One significant subject that the revised Guidelines do not address is the question of how the agencies will seek to apply the antitrust laws to the licensing of SEPs. Although there is general consensus that a patent holder acquires significant hold-up power when the technology covered by its patent becomes part of an industry standard, there remains some uncertainty and controversy concerning the obligations that the antitrust laws impose on the owners of SEPs. The DOJ and FTC did not attempt in their Guidelines to bring additional clarity to this area.
Only days after the Guidelines release, however, the FTC revealed its enforcement intentions in this area – or at least those of the Obama Administration's FTC – when it brought a lawsuit challenging Qualcomm's maintenance of a monopoly in baseband processors used for cellular communications through its SEP licensing.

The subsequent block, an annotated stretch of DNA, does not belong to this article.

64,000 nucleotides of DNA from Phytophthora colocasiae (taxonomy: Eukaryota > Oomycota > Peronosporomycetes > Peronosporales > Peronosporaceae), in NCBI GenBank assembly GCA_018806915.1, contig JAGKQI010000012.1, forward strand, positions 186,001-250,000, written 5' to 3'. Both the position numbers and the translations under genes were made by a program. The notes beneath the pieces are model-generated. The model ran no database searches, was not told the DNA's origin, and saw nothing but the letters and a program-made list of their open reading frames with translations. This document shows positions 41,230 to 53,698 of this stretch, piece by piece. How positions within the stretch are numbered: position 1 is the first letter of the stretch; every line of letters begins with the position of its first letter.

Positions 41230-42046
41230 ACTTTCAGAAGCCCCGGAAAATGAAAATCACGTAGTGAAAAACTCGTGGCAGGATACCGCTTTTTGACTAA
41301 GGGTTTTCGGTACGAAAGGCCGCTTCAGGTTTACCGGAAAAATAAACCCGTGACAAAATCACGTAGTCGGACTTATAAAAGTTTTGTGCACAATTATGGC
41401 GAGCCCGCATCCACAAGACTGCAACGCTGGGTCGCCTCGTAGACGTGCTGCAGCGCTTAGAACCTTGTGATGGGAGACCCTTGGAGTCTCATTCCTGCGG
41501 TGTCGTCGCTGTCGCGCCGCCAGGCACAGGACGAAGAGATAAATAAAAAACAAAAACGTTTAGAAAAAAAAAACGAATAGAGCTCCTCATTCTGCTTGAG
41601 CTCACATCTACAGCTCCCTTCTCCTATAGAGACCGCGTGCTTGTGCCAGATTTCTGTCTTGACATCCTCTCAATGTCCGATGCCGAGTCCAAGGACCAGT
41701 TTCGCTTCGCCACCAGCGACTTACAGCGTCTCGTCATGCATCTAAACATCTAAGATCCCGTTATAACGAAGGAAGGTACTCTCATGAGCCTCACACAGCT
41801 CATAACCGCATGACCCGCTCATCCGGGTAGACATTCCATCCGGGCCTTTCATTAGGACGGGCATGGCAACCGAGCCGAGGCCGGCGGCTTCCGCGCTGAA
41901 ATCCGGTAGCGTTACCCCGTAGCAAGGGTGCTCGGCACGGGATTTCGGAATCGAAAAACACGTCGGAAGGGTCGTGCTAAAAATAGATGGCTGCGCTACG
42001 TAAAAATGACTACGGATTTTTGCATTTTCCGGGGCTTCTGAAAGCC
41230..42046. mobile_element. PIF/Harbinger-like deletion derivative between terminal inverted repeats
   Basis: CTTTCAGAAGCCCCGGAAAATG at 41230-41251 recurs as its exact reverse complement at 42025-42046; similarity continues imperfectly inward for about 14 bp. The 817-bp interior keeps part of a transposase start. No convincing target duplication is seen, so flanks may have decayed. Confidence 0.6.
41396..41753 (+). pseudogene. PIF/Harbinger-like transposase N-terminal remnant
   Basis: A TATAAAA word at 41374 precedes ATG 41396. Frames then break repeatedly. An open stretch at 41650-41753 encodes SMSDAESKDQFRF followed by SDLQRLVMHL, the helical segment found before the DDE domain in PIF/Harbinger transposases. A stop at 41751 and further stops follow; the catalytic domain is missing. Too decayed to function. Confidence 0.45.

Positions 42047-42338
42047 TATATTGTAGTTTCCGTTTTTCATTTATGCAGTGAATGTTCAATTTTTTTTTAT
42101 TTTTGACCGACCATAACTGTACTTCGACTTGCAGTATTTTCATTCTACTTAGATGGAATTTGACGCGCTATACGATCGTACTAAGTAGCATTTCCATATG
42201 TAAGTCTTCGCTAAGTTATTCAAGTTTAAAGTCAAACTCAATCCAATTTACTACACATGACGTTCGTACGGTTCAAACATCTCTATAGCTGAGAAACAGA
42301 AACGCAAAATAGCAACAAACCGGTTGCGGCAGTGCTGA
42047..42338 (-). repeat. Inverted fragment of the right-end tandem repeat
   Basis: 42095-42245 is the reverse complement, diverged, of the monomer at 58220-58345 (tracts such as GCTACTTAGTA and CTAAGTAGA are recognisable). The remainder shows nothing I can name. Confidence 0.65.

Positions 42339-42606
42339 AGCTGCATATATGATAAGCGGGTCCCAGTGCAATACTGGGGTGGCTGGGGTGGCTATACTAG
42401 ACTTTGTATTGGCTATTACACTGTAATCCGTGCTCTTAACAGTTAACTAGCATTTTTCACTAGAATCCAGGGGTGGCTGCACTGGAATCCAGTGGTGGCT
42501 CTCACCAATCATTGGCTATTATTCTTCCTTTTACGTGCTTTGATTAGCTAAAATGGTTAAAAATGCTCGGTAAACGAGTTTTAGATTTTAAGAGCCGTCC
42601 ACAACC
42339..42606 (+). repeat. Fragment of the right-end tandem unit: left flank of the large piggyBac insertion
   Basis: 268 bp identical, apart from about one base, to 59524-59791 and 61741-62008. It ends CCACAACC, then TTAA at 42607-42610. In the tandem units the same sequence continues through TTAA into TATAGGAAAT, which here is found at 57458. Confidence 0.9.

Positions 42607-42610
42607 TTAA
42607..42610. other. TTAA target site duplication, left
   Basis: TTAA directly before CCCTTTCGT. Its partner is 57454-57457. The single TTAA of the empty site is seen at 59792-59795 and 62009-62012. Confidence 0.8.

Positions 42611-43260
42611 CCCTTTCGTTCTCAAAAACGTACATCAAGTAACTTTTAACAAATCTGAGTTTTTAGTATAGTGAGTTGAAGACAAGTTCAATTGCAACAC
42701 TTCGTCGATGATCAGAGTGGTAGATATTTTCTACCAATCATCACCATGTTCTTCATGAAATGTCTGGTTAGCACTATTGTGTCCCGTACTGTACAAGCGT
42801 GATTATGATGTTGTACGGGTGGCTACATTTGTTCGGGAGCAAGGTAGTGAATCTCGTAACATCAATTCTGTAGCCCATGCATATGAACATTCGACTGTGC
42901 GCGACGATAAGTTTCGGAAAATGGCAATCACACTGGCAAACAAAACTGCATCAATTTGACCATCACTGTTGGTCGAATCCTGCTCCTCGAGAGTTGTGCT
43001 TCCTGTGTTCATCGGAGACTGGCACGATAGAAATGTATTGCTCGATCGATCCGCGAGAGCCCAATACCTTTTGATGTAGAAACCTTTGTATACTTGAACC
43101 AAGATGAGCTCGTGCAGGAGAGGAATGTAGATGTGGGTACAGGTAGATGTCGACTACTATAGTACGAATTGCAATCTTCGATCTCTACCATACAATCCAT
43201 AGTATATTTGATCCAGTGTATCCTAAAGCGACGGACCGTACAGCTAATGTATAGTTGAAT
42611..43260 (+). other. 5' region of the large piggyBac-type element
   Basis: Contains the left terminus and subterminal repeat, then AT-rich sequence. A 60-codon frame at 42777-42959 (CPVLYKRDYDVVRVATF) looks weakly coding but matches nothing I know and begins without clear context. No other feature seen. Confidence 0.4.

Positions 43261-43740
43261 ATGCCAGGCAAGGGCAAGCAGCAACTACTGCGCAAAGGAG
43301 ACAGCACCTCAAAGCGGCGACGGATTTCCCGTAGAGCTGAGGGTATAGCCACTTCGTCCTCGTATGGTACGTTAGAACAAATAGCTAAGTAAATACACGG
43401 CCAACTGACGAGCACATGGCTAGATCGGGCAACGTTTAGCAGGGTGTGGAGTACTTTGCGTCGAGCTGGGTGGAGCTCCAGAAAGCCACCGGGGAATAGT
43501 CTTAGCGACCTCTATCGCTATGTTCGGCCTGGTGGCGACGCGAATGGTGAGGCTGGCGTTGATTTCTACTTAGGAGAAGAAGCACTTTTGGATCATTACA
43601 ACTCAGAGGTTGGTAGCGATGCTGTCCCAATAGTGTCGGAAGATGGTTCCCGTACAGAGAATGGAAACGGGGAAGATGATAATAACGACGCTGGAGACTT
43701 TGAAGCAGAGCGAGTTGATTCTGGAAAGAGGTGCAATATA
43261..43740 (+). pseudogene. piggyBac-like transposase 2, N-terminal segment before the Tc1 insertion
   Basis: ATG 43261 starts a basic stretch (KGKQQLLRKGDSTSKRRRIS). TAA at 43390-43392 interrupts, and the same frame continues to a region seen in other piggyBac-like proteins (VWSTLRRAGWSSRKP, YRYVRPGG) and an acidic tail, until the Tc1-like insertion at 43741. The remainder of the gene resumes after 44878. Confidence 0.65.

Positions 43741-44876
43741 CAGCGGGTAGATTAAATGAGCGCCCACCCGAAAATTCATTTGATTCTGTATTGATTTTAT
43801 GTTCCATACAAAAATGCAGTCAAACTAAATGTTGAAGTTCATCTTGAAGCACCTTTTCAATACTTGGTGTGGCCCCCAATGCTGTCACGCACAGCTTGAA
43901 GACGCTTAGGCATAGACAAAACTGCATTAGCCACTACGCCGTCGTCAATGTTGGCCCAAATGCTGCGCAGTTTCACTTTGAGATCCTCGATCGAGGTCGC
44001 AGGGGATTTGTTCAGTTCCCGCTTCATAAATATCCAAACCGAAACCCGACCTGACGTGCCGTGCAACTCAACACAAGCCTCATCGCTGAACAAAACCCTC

The FTC alleges that Qualcomm has maintained a monopoly in baseband processors principally through its "no license-no chips" practice of insisting, as a condition of Qualcomm's supply of any of its baseband processors, that cellphone manufacturers license its patents. According to the FTC's complaint, Qualcomm's practice distinguishes it from all other suppliers of mobile-handset components, which sell their components without requiring a separate patent license, and from all other owners of SEPs. By withholding its essential baseband processors until a manufacturer licenses its SEPs, the FTC alleges that Qualcomm effectively denies licensees the opportunity to challenge the royalties Qualcomm demands as inconsistent with the commitments that Qualcomm made to standards bodies that it would license its patents on fair, reasonable, and nondiscriminatory (FRAND) terms. Further, by insisting that mobile-handset manufacturers license its SEPs, for which Qualcomm demands a royalty on each handset sale, regardless of whether the manufacturer uses a Qualcomm baseband processor or one supplied by one of Qualcomm's competitors, the FTC alleges that Qualcomm imposes an anticompetitive "tax" on its competitors' sales. Finally, the FTC alleges that Qualcomm obtained from Apple, in return for reduced fees for a license to its patents, a commitment to purchase Qualcomm baseband processors exclusively, denying competitors an opportunity to sell their competing processors to an important manufacturer and further entrenching Qualcomm's dominant position.